friendly/solitary numbers [was: typos]
Dean Hickerson
dean at math.ucdavis.edu
Thu Sep 19 12:17:48 CEST 2002
Eric Weisstein asked:
> It it known if 10, 14, 15, 20, 22, etc. are actually friendly or solitary?
No.
There are some numbers which can easily be proved to be solitary. This
includes all numbers n for which n and sigma(n) are relatively prime, and
some others, like:
18, 45, 48, 52, 136, 148, 160, 162, 176, 192, 196, 208, 232, 244,
261, 272, 292, 296, 297, 304, 320, 352, 369
Some numbers can be proved to be friendly by finding another integer with the
same index. Sometimes the smallest such number is fairly large; e.g. 24 is
friendly because index(24) = index(91963648).
But there are many numbers whose status is unknown (at least by me),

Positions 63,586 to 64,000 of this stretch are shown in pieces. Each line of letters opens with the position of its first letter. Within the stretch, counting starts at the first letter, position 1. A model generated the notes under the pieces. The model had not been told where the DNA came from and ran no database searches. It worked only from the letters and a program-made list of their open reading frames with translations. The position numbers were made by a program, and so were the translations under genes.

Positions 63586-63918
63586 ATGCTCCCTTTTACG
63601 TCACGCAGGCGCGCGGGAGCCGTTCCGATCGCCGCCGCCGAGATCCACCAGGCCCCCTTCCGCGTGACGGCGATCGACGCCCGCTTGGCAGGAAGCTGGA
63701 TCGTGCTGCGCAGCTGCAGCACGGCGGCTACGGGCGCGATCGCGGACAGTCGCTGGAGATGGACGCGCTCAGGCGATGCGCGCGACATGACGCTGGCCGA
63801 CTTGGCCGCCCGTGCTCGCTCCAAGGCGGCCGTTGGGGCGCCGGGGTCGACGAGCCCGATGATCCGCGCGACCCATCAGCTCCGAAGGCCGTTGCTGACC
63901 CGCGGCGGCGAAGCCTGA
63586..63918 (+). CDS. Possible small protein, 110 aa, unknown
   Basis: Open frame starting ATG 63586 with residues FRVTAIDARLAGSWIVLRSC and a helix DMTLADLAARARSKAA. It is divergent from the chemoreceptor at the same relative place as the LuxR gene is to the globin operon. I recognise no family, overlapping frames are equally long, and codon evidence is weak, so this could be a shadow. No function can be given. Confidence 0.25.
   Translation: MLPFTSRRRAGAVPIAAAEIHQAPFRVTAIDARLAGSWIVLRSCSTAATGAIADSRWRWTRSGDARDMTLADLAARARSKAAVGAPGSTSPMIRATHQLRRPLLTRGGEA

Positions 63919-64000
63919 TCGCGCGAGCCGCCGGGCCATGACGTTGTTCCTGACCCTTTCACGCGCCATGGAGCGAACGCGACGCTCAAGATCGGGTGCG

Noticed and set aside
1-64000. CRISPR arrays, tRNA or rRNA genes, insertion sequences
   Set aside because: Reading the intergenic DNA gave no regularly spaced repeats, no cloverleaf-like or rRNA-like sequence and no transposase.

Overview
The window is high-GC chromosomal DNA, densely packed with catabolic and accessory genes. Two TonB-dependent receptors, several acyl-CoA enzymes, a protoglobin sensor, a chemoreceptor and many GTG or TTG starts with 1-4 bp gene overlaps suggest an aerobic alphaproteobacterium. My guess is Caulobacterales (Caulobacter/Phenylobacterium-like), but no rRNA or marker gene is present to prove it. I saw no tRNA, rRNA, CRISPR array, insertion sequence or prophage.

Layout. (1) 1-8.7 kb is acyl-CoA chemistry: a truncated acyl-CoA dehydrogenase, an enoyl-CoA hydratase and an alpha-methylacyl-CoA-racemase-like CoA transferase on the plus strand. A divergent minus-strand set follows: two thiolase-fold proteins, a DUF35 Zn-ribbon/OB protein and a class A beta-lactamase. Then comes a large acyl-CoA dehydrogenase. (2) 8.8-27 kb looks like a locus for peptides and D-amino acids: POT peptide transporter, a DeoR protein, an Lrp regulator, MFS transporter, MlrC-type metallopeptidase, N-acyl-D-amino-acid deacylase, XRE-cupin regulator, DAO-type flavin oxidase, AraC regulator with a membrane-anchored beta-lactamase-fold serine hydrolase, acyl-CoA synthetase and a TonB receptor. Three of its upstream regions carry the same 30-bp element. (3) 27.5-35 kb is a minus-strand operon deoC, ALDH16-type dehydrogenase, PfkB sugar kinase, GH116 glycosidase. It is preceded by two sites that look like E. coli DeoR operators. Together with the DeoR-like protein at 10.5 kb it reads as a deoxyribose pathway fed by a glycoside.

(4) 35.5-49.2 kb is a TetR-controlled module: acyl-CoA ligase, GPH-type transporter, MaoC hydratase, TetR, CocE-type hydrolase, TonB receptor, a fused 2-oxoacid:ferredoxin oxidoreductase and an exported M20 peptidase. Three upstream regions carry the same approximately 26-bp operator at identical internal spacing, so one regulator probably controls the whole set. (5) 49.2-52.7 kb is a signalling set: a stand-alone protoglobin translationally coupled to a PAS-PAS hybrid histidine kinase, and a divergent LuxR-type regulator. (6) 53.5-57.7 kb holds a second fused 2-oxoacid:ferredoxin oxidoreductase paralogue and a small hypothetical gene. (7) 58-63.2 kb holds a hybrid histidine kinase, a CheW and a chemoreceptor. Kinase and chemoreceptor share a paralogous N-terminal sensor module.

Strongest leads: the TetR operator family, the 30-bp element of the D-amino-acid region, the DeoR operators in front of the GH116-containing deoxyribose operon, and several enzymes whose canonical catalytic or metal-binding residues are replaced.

including:
10, 14, 15, 20, 22, 26, 33, 34, 38, 44, 46, 51, 54, 58, 62, 68, 69,
70, 72, 74, 76, 82, 86, 87, 88, 90, 91, 92, 94, 95, 99, 104, 105, 106
> Is there a more recent reference than
>
> Anderson, C. W and Hickerson, D. Problem 6020. "Friendly Integers."
> Amer. Math. Monthly 84, 65-66, 1977.
Not that I know of. In 1996 Carl Pomerance told me that he could prove
that the solitary numbers have positive density, disproving a conjecture that
Anderson and I had made. (It's easy to see that the friendly numbers have
positive density.) But I haven't seen his proof, and I don't know if he
published it.
Dean Hickerson
dean at math.ucdavis.edu
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